Onscreen, big or small
Opening June 2 is “Wonder Woman.” Basic plot: Chris Pine, whose maternal grandpa was Jewish, plays Steve, a World War I American secret agent pursued by the German army because he knows they plan to use a horrible deadly chemical weapon. He crash lands on an idyllic island where Diana, aka Wonder Woman, lives. She takes him back to England and for a time she doesn’t reveal her true self. But fate takes her to a no-man’s land on a battlefield, and look out, it’s Wonder Woman in full regalia!
Jews worldwide have been giddy since Israeli actress Gal Gadot, 32, was cast as Wonder Woman. She’s practically a superhero Jewish role model: A former Miss Israel, top model, Israeli Army veteran, motorcycle rider, mother of two with an Israeli husband who’s a successful hotel developer.
The original Netflix film “War Machine” premieres Friday, May 26. It is a satire loosely based on the nonfiction book “The Operators” by the late Michael Hastings. In 2010, Hastings did a Rolling Stone interview with Gen. Stanley McChrystal, then the head of NATO forces in Afghanistan, in which the general heavily criticized President Obama. He was subsequently forced to resign. In 2012, Hastings turned his year of traveling with McChrystal into “The Operators.”
Brad Pitt stars as Gen. Glen McMahon, who is based on McChrystal, and like McChrystal, “War Machine” follows the events leading up to his firing. Emory Cohen, 27, plays Willy Dunne, an important member of McMahon’s staff. Cohen burst into prominence with his stunning performance as an Italian guy who courts an Irish girl in the acclaimed film “Brooklyn” (2015). The cast includes Anthony Michael Hall as Gen. Michael Flynn (yes, that Michael Flynn).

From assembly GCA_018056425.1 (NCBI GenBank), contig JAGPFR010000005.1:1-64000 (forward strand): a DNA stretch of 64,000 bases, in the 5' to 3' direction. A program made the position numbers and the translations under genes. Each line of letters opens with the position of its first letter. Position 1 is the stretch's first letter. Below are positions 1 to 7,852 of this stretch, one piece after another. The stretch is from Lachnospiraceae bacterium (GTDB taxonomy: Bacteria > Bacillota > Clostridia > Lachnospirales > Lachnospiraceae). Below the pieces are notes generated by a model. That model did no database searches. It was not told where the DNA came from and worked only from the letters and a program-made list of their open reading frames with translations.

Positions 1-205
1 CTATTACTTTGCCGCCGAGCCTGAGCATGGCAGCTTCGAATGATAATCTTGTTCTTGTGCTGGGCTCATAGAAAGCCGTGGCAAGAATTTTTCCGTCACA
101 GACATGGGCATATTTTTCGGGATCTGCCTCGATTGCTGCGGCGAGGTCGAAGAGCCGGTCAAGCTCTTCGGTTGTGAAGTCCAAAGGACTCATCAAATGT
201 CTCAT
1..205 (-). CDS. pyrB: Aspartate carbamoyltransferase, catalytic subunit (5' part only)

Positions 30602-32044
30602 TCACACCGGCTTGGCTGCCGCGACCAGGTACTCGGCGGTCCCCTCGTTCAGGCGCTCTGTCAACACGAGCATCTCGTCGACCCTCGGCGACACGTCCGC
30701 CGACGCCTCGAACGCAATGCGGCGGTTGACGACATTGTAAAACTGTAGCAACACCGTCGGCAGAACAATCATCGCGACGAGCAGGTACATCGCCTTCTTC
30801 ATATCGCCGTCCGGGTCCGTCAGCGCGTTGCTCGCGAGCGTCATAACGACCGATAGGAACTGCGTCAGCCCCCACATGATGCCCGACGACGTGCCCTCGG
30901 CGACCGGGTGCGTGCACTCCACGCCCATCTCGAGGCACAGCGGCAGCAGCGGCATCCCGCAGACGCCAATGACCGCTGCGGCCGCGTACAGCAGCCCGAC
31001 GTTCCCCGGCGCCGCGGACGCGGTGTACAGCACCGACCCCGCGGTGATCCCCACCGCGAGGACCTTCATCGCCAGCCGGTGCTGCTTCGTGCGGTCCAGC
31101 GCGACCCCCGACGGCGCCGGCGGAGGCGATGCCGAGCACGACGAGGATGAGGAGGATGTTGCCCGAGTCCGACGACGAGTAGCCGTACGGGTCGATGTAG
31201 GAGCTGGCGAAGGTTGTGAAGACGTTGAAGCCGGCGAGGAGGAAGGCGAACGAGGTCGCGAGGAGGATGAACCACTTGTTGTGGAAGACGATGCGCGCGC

“Band Aid” opens in a few theaters on June 2 and will be available for on-demand streaming from IFC on June 9. It co-stars Zoe Lister Jones, 34, and Adam Pally, 35, as a couple whose marital discord, ironically, helps their music career as they form a band that does “fight songs.” Lister-Jones, who was raised in her mother’s Jewish faith, wrote and directed the film. She co-stars in the Fox series “Life in Pieces.” Pally co-stars in the Fox comedy “Making History.” “Band Aid” received very good advance reviews.
Mayim Bialik ‘girls up’
You’d think that the teenage years of “Big Bang Theory” star Mayim Bialik, 41, would be any young person’s dream. At age 13, she was in “Beaches” (1988), a major hit film. When she was 16, she was the star of “Blossom,” a hit sitcom.
But it was not all smooth sailing for Bialik, who is Modern Orthodox. In a recent Marie Claire magazine article she recounts, year-by-year, from age 4 until age 17, her insecurities. Here’s age 17: “I don’t like the boys the other girls like. I don’t want to act dumb so boys will like me. I want to find someone who looks and thinks like Elvis Costello. I want to live anywhere other than this country; I want to go where I’m not the only one who doesn’t shave my legs and armpits. I want to go where it’s not weird to like sports cars and comic books and veganism.”
Her new book, “Girling Up: How to Be Strong, Smart and Spectacular,” is aimed as an encyclopedic guide for all girls, those who are quirky and those not, on how to cope with the challenges of growing up.
On her book’s cover, Bialik wears a cape similar to Supergirl’s, as she jumps joyfully in the air. “If I’m writing a book about girls feeling empowered and feeling intelligent and embracing their quirky sides,” she says, “I don’t want to be presented as the pretty girl wearing glasses on the cover of this book. I actually suggested that we do something comic-y and superhero-y and empowering with me in sneakers, the way I always am.”